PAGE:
G8/G20: Critics decry Canada's $1.1bn summits bill
Many Canadians have been cringing at the ballooning $1.1bn (US$1.1bn; £730m) bill to host this week's G8 and G20 summits.
While a staggering 90% of the summits' budget is for security, it is a "fake lake" which has come to symbolise what many critics see as Prime Minister Stephen Harper's extravagant spending.
The temporary water feature is intended to impress the 3,000-strong contingent of journalists who will be housed at a $2m international media centre in Toronto.
The display - which promises a shallow pool, a deck, deckchairs and canoes - is intended to promote the Muskoka region, the picturesque lakeland setting north of Toronto where the G8 leaders will meet.
The G20 summit will be held in Toronto after the G8.
Ironically, the "fake lake" is just a stone's throw from the real thing - Lake Ontario, one of the world's biggest lakes.
Although the water feature cost $57,000 - not the $2m initially reported in the Canadian media - Mr Harper's opponents ridiculed the plans.
Opposition Liberal Party leader Michael Ignatieff described the double summit as "the world's most expensive photo-op".
All Canada got in return for a $1bn investment, he told the House of Commons in Ottawa, was a "lousy fake lake".
Mr Ignatieff also expressed concern about the signal Canada was sending to the international community at a time of global financial crisis.
"How can the prime minister preach austerity and restraint to Canadians and his G20 colleagues when he has lost control of the cost of his own summit?" he asked.
Mr Harper has been defending the artificial lake, part of the Experience Canada pavilion, as a great opportunity for Canadian tourism.
"There are thousands of visitors from around the world. This is a classic attempt for us to market the country," he told the House of Commons recently to jeers from the opposition.
The Council of Canadians, an activist group, has applied to have the water feature officially named "Harper's Folly".
The "Fake Lake-gate" row comes amid concerns about the hefty security bill. At nearly $1bn, it dwarfs figures for previous summits.
The "lockdown" of Toronto includes a 3m-high (10ft), 3.5km (2.2-mile) concrete and metal fence enclosing the G20 meeting area; a huge security presence; the shutting down of banks and theatres; and the closing of one of Canada's most famous tourist attractions - the CN Tower.
The Deerhurst resort where the G8 leaders are to meet will be virtually cut-off, amid heavy security.
Public Safety Minister Vic Toews, who describes the challenge of hosting two back-to-back summits as "unprecedented", has defended the enormous security price-tag.
"The cost is expensive, but the security is worth it," Mr Toews told the House of Commons last month.
The minister pointed to the May firebombing of an Ottawa bank as a prime example of the necessity to be "prepared to face thugs and terrorists". Three men have since been charged with arson and other offences - and they could still face terror charges.
On Tuesday, a 37-year-old man was charged with possession of explosives in Toronto, in what police said was an arrest related to the G20 summit.
Earlier this week, the head of Canada's intelligence service (CSIS) told the Canadian Broadcasting Corporation (CBC) there was "surprisingly little" chatter on the "terrorism front" but he was concerned about "anarchist groups and multi-issue extremists".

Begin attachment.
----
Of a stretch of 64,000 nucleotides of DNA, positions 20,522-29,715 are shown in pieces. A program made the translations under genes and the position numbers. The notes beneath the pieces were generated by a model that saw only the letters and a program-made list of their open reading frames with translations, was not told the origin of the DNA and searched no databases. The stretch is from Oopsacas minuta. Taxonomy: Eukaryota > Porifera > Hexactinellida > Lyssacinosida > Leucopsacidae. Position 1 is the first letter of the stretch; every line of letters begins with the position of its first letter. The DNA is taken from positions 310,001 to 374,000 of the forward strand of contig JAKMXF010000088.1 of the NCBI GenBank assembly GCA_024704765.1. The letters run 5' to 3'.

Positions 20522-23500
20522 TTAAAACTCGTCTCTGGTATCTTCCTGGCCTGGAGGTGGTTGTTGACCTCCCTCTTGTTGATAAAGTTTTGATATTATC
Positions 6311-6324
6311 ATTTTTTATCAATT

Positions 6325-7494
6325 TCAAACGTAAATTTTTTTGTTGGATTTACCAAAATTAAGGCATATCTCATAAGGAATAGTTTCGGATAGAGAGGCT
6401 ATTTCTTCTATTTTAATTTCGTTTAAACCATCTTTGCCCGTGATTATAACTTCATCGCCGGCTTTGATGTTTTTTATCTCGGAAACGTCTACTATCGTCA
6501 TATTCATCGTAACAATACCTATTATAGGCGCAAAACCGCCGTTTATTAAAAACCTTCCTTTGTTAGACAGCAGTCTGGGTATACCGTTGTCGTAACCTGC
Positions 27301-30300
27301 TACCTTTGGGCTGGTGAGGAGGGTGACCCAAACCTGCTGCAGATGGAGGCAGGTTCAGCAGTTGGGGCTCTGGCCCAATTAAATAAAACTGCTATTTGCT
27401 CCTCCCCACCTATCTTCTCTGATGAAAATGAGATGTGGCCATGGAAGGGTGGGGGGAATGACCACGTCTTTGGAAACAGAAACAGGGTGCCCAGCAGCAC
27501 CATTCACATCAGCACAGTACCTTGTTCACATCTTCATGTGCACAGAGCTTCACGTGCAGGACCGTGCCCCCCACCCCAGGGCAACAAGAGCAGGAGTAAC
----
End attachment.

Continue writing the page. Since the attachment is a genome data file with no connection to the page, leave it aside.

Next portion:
Last week, the US issued a travel alert advising its citizens to avoid Toronto during the summits. Toronto's mayor described the alert as an over-reaction.
The Council of Canadians says its ticket-only, anti-summits protest scheduled for later this week in Toronto is already sold out.
The organisation wants to see "undemocratic G-style" summits scrapped.
The council's chair, Maude Barlow, told the BBC the summits were "unnecessary".
"It's a show of strength. Big dinner, big photo op… we can't afford it," she said.
"They preach austerity to workers, families and people who need assistance during financial crisis or its aftermath. It doesn't go for them, the big summits or their friends in business."
Kevin Gaudet, of the Canadian Taxpayers Federation, a watchdog that promotes cuts in government spending, said world leaders already had enough opportunities to meet.
"There is no shortage of summits; Nato, Norad, Asean, the OAS," he said.
"They are spending $1.2bn on a gabfest on how to get government spending under control. The irony seems lost on them."
The mood in the streets of Ottawa's trendy Byward Market - just around the corner from Parliament Hill - is equally cynical.
"Too much money," said pensioner Hans Koeck. "They could stay home and Skype and come up with the same things."
"I think it's probably an incredible waste of money," said chef John Taylor.
"There are places in the world set up for this security specifically - the UN for example."
Chris Schmidt, a social worker, believes the government has "ridiculously overspent".
"The security cost overruns are just inexcusable," he said.
His partner and fellow social worker, Kathleen Szirtes, is concerned that ordinary citizens are being excluded. She wants to see more local forums.
"There's got to be some way for it to be more inclusive," she said.
In the meantime, that fake lake row just won't go away. A peaceful pre-summit protest attracting 200 people in Toronto earlier this week featured a banner which said: "A fake lake or human rights?"